Mind your gut: live healthy


Gut health is central to various conditions that can lead to disease.  An average individual consumes 35 tonnes of food in a lifetime.  The quality and composition of the food affects drastically the health of the digestive system of our body.  The digestive tract has multiple functions and the main output is to convert the food into essential nutrients that can be absorbed to provide energy to the body.  Digestion is a very complex process, and humans are not capable to digest every substance.  Therefore, the intestinal lining harbours more than 40 trillion beneficial microbes that are capable to provide us with health promoting nutrients.  Taking care of the microbiota (microbes) is crucial for our health.  

The beneficial microbes in our gut (gut microbiota) have various functions.  They convert dietary components into protective compounds, maintain the gut lining structure and interact with inflammatory and immune responses.  The composition and correct abundance also suppress the multiplication of dangerous (pathogenic) microbes.  To ensure that the microbiota composition is healthy, the unnecessary use of antibiotics avoided, and a balanced diet is highly recommended.  For example, a high fat diet (HFD) and low fibre diet results in defects in the intestinal barrier, leading to penetration of microbes, food antigens and other harmful substances into the blood system.  The resulting sustained (chronic) inflammatory response is exemplified by irritable bowel syndrome (IBS) and metabolic syndromes.   Obesity and/or diabetes are a result of this “leaky gut syndrome”, due to increased fat deposition and insulin resistance.  

Suppressing the symptoms using medication is important, but does not target the cause of the chronic inflammation. Hence, strategies to restore microbiota composition and abundance should accompany or replace medicines.  Restoring butyrate-producing bacteria is important for gut lining integrity.  Human trails with daily oral supplementation of butyrate-producing microbes showed a significant improvement of insulin sensitivity and cholesterol levels in obese insulin-resistant individuals [1].  This result anticipates a major impact in functional medicine whereby treatment is targeted to the causative effect and not used to suppress the symptoms.   So what can be done to prevent disease?  Various studies are ongoing to study the composition of microbiota in the gut through measurement of a representation of the microbiota in fecal material.  Based on these results the microbes are identified, and the necessary supplementation (probiotics) and diet formulations (prebiotics) are initiated to regenerate beneficial microbes that are lacking. Cultivation of our gut microbial composition is a means to protect ourselves from metabolic syndromes and inflammatory bowel disease.  Perturbed metabolism and inflammation are key to the development of colorectal cancer and further studies on the association between gut microbiota and cancer are ongoing.  Specific microbes were shown to adhere to the cells in the colon and activate signals that are known to be oncogenic [2].  What is imperative is the need to nurture our gut health and maintain the right composition and abundance of the microbiota in our gut to prevent multiple diseases with major social and personal impact.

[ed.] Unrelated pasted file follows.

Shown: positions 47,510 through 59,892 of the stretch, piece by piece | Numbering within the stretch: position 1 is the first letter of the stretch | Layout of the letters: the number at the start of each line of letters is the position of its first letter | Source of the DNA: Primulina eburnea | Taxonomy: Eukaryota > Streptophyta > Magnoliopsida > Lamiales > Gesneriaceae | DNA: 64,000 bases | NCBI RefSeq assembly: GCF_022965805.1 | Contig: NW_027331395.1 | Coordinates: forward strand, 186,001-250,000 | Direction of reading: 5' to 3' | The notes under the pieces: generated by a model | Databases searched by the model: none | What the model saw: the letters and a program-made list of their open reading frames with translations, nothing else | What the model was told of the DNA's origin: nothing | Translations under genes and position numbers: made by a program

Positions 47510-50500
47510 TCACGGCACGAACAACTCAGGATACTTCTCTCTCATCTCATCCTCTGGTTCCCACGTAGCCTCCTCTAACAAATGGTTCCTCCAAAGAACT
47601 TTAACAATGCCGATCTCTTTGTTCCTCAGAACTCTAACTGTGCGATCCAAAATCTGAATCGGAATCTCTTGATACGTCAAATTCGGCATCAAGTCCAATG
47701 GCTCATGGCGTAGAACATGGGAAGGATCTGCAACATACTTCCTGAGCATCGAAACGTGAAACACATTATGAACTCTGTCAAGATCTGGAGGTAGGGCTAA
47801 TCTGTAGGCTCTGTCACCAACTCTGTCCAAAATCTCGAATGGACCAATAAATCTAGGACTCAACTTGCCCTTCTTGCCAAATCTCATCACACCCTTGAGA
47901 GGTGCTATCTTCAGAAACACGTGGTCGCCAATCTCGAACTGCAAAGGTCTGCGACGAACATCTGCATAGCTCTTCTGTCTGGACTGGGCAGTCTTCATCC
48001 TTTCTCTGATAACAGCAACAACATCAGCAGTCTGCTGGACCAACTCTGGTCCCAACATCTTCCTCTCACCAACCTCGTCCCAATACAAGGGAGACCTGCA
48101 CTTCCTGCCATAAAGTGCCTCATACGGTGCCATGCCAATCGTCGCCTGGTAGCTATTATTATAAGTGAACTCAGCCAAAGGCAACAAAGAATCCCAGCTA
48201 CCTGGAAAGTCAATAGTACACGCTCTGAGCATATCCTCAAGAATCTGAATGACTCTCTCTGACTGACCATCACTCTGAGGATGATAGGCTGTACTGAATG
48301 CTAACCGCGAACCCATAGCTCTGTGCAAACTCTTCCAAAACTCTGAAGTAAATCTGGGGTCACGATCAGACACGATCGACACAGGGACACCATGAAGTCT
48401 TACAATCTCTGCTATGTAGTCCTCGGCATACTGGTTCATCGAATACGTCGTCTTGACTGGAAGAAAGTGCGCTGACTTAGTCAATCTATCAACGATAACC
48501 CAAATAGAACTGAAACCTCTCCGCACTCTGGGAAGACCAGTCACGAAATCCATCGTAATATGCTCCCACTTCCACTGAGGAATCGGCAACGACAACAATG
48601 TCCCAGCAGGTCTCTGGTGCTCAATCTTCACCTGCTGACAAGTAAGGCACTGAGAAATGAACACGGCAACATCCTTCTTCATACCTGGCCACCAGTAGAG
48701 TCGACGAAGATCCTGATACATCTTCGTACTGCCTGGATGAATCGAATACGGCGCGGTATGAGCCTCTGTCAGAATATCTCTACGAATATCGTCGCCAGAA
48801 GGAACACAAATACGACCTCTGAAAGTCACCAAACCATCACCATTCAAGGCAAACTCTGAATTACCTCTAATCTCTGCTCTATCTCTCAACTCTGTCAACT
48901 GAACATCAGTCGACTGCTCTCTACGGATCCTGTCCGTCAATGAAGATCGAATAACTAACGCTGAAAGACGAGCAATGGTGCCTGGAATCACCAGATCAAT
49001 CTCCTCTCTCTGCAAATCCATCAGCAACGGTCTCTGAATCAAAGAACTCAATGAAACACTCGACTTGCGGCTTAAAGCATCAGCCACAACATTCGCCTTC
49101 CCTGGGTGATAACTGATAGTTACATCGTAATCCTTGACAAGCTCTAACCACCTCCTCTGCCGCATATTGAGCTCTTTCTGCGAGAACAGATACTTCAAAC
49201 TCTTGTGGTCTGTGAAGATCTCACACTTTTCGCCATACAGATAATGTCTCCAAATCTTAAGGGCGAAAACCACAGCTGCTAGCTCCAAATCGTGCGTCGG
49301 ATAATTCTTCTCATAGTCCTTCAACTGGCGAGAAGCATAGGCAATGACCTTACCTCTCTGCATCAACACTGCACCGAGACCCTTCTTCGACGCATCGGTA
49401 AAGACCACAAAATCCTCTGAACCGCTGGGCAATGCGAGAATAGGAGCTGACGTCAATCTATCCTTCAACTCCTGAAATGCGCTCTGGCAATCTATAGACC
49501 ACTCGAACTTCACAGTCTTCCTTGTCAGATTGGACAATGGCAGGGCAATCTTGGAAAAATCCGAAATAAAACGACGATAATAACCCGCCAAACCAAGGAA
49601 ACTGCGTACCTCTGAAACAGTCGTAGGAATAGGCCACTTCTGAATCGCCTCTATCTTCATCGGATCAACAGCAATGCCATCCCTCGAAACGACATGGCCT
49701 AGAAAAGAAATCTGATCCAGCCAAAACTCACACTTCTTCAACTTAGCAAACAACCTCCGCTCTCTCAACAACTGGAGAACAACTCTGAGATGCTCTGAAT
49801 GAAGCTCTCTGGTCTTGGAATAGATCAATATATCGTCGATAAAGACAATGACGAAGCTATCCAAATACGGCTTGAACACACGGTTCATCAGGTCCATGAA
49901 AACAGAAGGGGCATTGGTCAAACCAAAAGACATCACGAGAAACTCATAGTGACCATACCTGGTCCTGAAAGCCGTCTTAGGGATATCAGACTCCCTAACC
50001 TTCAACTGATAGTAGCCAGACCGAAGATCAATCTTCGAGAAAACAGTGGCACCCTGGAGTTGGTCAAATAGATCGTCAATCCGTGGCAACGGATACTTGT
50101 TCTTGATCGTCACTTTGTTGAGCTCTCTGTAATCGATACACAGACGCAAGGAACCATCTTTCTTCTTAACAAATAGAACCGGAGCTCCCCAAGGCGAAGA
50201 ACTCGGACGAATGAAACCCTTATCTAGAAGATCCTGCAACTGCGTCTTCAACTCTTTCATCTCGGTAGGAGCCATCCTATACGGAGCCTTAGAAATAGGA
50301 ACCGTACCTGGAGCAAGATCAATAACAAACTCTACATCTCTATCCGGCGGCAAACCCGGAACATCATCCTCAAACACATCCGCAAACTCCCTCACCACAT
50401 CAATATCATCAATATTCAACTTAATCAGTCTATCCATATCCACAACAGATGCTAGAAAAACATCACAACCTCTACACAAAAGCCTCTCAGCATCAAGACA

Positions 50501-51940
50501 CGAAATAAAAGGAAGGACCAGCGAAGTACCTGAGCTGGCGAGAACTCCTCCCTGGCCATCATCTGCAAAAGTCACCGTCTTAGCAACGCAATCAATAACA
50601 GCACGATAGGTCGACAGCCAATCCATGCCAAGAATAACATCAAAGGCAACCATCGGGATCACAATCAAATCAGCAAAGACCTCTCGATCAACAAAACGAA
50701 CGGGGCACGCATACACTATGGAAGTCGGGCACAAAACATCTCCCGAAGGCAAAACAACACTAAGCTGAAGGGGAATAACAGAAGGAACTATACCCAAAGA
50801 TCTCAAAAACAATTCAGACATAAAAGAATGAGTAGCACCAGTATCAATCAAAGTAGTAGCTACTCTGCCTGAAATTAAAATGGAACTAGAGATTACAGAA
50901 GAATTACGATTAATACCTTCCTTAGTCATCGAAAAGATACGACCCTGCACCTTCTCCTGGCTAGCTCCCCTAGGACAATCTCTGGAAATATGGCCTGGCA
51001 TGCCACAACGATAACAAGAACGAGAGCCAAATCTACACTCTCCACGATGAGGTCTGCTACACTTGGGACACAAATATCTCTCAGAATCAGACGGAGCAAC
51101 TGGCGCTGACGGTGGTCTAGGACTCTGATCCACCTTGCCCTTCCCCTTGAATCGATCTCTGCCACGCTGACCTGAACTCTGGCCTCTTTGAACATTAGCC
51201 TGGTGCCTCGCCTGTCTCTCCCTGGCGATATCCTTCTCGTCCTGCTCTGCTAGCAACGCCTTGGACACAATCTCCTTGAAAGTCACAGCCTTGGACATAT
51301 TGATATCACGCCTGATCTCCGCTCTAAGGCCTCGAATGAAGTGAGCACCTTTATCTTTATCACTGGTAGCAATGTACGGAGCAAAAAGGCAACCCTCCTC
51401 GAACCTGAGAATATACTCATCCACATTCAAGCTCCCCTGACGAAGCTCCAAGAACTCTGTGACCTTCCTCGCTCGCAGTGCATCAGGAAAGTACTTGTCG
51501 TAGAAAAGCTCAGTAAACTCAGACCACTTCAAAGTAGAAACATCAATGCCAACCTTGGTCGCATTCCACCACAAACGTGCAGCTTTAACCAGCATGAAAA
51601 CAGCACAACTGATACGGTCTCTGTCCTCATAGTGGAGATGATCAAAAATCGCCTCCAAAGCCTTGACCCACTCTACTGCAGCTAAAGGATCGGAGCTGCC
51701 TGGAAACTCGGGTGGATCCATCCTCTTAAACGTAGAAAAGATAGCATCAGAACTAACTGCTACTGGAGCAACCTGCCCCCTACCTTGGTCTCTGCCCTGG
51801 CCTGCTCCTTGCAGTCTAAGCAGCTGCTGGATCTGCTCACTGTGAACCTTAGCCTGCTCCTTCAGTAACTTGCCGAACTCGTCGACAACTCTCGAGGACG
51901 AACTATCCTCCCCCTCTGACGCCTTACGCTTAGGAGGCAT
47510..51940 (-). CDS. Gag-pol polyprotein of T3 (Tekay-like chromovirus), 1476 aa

[1]  Depommier, C., Everard, A., Druart, C. et al. Supplementation with Akkermansia muciniphila in overweight and obese human volunteers: a proof-of-concept exploratory study. Nat Med 25, 1096–1103 (2019). https://doi.org/10.1038/s41591-019-0495-2

[2] Rubinstein, MR., Wang, X., Liu, W., et al. Fusobacterium nucleatum Promotes Colorectal Carcinogenesis by Modulating E-Cadherin/β-Catenin Signaling via its FadA Adhesin. Cell Host & Microbe, 14 (2), 195-206 (2013). https://doi.org/10.1016/j.chom.2013.07.012.